Acupuncture FAQ

What do I need to know concerning Covid-19?

We are currently operating by appointment only to protect patients from Covid-19. Patients must arrive with a mask to wear during the entirety of their visit. The office has Air purifiers using Medical-grade Hepa filters in each treatment room for patient safety. Patients are not allowed to wait for their appointment in the waiting room and must wait in their car. The front office door will also be locked to prevent any unexpected visitors from entering the office. Patients should text 323.484.3540 upon arrival to the parking lot and wait in their car for the treating acupuncturist to call them back. The acupuncturist will call you back at the same phone number you texted or called from and will discuss the protocol to enter the building safely. Temperature will be taken prior to entering the office and patients will wash their hands upon entering the office before the start of their appointment. We thank you kindly in advance for your patience during the pandemic and apologize for any delay while we try to ensure everyone's safety.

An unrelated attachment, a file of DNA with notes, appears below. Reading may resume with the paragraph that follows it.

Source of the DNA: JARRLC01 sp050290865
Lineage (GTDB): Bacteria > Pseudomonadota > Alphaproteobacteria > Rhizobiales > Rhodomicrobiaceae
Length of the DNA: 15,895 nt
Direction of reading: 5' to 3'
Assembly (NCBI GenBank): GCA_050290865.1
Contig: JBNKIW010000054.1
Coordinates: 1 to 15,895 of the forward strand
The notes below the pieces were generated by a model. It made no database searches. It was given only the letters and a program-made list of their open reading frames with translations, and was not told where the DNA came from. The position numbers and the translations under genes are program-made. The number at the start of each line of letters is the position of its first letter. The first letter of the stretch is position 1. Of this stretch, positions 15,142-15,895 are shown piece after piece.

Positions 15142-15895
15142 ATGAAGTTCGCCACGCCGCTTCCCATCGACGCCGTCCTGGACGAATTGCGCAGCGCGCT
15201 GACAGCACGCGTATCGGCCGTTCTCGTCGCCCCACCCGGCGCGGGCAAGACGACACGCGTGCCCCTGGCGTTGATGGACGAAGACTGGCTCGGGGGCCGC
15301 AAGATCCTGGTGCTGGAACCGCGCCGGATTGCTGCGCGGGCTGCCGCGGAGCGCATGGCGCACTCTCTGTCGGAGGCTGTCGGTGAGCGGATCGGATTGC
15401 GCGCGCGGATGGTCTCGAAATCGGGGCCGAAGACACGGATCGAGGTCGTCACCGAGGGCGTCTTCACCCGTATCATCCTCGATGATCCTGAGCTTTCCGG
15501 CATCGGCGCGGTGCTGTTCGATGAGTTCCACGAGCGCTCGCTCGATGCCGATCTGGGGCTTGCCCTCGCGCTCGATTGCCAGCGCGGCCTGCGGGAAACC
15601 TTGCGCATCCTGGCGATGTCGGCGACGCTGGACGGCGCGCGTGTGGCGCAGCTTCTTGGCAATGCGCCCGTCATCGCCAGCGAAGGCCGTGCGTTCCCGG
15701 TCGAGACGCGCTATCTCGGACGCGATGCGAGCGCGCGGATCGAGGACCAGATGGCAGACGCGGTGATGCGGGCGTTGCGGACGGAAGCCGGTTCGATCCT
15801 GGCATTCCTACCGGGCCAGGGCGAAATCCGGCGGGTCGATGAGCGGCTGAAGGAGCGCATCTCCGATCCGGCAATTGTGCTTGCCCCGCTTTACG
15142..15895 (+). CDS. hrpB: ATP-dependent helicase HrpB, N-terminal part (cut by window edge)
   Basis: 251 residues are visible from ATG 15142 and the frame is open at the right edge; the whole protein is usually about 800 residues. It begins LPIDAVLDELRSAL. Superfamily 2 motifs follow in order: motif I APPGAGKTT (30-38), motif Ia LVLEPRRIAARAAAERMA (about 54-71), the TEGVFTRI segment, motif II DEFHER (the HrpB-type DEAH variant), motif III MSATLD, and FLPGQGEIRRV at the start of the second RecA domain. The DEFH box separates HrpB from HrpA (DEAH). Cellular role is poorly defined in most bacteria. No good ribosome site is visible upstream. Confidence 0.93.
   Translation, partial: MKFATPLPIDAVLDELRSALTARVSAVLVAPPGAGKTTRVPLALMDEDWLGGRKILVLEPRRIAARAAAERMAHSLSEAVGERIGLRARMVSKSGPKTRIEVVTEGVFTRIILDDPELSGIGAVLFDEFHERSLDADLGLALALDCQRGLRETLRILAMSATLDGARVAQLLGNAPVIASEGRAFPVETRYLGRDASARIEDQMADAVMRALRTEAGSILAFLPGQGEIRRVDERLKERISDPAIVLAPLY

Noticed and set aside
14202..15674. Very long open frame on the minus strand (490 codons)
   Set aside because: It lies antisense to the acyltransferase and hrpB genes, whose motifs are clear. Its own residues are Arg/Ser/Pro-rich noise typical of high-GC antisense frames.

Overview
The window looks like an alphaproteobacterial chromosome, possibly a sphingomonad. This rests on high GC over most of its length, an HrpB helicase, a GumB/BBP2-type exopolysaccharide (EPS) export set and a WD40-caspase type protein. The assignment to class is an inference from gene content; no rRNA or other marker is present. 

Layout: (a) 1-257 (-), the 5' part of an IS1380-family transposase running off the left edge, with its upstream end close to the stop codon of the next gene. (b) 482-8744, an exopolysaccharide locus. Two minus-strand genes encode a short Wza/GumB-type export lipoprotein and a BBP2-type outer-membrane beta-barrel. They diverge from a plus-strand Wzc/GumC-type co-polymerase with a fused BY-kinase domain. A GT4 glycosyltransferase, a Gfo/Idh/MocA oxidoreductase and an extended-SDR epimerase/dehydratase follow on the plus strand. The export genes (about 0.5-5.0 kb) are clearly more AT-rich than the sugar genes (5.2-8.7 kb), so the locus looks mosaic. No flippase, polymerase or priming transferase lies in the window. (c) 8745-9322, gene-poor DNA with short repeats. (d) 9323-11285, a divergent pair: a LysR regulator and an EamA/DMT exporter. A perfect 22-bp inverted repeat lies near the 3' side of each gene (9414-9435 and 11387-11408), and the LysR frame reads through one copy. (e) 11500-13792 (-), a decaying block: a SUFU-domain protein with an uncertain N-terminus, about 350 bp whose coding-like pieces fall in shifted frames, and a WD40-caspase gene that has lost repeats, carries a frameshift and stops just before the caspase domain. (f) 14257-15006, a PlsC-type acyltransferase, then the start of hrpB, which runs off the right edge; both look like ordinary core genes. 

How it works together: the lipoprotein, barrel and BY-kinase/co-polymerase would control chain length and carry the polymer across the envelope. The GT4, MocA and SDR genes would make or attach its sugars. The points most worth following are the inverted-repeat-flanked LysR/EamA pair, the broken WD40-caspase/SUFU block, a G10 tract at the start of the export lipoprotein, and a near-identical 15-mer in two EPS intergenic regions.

What is Acupuncture?

“Originating in China more than 5,000 years ago, acupuncture is the main treatment type in traditional Chinese medicine. It is based on the principle of "qi", a vital energy that circulates through the body in twelve invisible energy lines known as meridians. An imbalance in the flow of qi throughout a meridian manifests disease. Acupuncturists insert solid thin needles into specified points along meridian lines to restore balance and influence the flow of qi. There are over 1,000 acupuncture points on the body." From

What happens during an average acupuncture treatment?

The acupuncturist interviews the patients, observes the patient's physical condition, and formulates a diagnosis and treatment plan based on what they have observed. The acupuncturist will choose acupuncture points and after treating the patient, will usually let the patient relax with the needles in for 20 – 30 minutes, and sometimes longer in special cases. The acupuncturist may also employ moxibustion, massage, or electroacupuncture during or after the treatment. The acupuncturist will then take the needles out and may prescribe herbs for the patient to go home with.